Export Potential

A vibrant domestic defence manufacturing sector will build strategic domestic depth in key sectors and also allow the economy to tap into export potential in the defence sector. This would be further beneficial not only in terms of improving export-import balance, but also further accentuating the job creation potential of the sector. The Ministry of Defence is looking to go beyond exporting components mainly and is keen that the public and private sector should now focus on exporting include bridging equipment, missiles, warships, Off-Shore Patrol Vessels (OPVs), Self Propelled Artillery Guns (SP Guns). Thus, in efforts to boost international sales, the MoD has identified 85 target countries. These countries have been classified as per the possibility of exports. Refer below given Figure. The scheme will play a catalytic role in addressing interventions required for exploring new markets and promoting export-oriented activities by defence attaches in the countries to which they are attached.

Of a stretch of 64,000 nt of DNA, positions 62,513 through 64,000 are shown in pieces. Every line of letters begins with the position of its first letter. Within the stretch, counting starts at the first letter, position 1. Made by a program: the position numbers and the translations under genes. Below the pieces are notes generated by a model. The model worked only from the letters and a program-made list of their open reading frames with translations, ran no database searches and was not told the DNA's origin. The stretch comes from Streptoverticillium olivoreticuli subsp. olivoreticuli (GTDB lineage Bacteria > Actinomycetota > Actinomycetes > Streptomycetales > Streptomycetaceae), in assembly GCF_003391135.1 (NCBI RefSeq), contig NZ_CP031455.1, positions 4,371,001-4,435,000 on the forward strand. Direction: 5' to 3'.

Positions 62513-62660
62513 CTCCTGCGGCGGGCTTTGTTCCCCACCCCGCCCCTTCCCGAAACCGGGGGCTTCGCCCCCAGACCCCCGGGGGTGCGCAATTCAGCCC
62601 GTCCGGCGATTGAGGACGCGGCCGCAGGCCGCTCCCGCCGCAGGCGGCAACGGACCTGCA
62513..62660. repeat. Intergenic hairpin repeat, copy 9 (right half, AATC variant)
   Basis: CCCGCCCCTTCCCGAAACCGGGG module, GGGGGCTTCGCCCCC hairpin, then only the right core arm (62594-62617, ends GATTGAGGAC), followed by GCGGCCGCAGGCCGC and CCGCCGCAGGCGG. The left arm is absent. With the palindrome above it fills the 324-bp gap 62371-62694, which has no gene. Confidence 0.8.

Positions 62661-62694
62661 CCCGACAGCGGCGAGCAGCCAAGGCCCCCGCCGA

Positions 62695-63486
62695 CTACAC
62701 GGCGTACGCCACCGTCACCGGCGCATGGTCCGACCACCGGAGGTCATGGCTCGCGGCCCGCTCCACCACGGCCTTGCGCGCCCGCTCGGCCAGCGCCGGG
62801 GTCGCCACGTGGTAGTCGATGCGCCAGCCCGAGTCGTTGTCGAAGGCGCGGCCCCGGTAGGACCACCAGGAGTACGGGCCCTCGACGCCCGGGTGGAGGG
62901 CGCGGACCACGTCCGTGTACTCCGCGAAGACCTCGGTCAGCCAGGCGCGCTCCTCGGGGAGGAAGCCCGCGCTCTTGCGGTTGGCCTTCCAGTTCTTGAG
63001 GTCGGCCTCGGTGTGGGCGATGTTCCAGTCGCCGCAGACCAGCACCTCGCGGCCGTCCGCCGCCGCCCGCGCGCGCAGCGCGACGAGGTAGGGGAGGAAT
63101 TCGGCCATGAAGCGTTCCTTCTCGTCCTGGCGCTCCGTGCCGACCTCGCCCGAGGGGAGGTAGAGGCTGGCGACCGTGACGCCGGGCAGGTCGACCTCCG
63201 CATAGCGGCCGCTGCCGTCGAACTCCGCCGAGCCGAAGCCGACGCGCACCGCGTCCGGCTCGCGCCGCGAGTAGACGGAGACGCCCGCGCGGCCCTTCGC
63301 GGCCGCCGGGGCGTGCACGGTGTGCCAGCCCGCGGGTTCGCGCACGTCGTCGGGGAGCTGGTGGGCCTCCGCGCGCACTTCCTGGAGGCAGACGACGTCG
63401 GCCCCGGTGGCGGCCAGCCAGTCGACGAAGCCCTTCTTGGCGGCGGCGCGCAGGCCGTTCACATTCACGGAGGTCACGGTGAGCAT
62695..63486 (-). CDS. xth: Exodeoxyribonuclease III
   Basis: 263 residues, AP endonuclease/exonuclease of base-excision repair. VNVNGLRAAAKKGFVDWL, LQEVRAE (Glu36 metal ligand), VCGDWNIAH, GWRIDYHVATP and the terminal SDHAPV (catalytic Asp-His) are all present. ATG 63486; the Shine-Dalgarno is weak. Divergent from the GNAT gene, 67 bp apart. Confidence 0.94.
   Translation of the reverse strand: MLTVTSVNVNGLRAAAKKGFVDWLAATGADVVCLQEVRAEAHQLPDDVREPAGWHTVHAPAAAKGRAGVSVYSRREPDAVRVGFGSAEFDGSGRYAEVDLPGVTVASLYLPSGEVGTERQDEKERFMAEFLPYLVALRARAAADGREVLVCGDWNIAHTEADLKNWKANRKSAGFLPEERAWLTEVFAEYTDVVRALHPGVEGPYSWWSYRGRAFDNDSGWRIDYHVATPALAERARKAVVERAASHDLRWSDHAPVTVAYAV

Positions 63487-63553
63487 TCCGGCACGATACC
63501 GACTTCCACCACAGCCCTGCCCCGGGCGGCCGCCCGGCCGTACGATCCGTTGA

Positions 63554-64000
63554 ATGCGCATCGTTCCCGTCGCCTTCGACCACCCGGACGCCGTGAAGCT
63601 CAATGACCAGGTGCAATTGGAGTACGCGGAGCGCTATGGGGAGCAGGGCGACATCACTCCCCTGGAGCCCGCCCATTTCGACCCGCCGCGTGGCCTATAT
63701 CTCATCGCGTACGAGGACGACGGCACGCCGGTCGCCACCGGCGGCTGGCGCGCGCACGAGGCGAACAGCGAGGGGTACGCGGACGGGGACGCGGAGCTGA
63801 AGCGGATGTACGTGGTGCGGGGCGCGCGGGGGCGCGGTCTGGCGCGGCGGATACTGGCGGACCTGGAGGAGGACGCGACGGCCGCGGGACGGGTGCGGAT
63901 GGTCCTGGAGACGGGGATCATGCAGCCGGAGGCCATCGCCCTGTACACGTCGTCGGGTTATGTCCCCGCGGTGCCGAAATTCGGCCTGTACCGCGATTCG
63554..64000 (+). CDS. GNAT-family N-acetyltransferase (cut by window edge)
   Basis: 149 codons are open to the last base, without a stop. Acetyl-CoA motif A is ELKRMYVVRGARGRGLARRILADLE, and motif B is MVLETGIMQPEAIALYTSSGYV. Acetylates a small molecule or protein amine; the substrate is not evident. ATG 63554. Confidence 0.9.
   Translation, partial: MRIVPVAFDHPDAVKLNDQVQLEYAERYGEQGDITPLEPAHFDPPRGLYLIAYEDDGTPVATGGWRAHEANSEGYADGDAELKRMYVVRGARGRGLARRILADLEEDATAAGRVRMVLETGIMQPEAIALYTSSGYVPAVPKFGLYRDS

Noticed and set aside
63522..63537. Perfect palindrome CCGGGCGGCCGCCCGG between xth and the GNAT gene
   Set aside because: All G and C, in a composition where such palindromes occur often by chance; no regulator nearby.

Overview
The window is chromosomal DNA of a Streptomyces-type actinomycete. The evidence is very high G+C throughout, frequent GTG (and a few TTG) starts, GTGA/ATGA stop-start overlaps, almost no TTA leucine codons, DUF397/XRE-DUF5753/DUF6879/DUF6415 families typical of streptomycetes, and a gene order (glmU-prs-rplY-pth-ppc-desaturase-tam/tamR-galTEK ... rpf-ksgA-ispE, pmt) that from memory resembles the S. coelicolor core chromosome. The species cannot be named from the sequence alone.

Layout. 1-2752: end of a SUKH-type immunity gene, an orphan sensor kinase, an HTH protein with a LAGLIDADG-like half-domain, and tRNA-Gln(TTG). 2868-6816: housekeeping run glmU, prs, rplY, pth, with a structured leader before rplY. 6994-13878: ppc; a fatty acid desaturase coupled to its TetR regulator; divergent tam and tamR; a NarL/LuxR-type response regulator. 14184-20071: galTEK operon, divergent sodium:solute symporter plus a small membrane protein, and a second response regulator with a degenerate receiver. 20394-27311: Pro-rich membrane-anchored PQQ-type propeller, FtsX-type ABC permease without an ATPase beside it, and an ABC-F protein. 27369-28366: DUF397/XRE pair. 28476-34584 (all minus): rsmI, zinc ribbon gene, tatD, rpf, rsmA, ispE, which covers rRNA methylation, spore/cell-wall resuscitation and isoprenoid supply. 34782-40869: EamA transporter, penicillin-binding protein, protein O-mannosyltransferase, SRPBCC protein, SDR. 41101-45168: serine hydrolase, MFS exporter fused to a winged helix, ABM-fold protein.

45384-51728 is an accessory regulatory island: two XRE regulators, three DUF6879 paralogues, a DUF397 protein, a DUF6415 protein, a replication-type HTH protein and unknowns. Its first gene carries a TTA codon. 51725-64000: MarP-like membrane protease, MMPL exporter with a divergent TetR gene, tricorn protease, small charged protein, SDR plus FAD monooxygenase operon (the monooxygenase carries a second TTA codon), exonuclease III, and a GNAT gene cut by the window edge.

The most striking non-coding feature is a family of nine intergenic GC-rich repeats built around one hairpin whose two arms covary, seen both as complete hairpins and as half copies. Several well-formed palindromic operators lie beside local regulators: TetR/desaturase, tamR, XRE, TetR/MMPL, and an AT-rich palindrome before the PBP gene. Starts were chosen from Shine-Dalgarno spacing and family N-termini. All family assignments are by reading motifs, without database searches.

Thrust on defence exports bring in economical advantage, it will also help India build its might in the region. DRDO is looking at opportunities to export previous versions of defence products, as it makes better or advanced versions for indigenous consumption. DRDO even keen to design and develop exclusively for somebody at lower costs. As indigenous production move towards upgrades of their products, the early versions could be customized and offered along with technologies to friendly and neighboring countries.

Way Forward

One of the most important pre-requisite for any enterprise aiming for an Export market is to become globally competitive, have technical capability & capacity to produce. It requires following steps:

  • The Indian defence industry needs to invest in industrial and technological capabilities with increased capacity to be able to become part of global supply chain.
  • The Government needs to address the impediments for defence exports and incentivize the private industries.
  • Public sector needs to be competitive rather than being nominated.